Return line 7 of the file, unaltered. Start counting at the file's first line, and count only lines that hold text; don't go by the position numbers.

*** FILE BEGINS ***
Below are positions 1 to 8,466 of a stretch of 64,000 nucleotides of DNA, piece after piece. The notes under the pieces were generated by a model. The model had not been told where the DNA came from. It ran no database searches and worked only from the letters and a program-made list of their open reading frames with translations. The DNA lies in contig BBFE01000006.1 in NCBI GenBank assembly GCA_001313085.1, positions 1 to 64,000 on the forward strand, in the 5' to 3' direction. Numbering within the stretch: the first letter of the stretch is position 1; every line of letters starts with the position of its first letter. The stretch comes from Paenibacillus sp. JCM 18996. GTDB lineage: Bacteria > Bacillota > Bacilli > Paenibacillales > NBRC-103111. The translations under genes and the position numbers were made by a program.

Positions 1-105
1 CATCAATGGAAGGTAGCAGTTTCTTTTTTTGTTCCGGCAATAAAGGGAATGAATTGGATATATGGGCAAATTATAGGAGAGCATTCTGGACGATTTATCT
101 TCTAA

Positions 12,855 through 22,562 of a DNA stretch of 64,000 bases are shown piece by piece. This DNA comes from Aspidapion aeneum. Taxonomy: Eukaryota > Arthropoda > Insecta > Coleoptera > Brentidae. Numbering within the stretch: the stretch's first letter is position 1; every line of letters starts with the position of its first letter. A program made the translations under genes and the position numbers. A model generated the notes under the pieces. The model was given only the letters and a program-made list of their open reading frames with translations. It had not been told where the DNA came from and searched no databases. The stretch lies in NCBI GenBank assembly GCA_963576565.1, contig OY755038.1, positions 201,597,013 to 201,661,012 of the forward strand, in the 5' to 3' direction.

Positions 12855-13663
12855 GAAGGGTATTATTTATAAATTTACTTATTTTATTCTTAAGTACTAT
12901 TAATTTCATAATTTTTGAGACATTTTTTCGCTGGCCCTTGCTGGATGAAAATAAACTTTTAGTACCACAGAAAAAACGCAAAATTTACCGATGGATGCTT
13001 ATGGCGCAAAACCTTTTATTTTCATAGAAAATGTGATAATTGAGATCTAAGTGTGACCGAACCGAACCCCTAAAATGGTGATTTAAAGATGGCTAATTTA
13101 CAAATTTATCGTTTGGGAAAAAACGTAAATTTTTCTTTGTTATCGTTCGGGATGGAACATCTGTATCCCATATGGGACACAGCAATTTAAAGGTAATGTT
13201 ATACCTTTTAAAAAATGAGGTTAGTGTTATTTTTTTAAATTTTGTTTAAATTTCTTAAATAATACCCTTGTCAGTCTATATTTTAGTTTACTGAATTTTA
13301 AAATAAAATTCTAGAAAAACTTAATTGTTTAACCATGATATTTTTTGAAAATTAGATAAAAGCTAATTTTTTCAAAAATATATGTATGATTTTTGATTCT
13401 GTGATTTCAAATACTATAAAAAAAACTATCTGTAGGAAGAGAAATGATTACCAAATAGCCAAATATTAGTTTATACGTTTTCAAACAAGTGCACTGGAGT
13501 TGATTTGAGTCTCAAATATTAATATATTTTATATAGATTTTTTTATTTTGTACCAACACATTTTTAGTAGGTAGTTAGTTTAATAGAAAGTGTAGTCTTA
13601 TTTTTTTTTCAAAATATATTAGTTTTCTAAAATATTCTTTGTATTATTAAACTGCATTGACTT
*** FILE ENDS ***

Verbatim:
12855 GAAGGGTATTATTTATAAATTTACTTATTTTATTCTTAAGTACTAT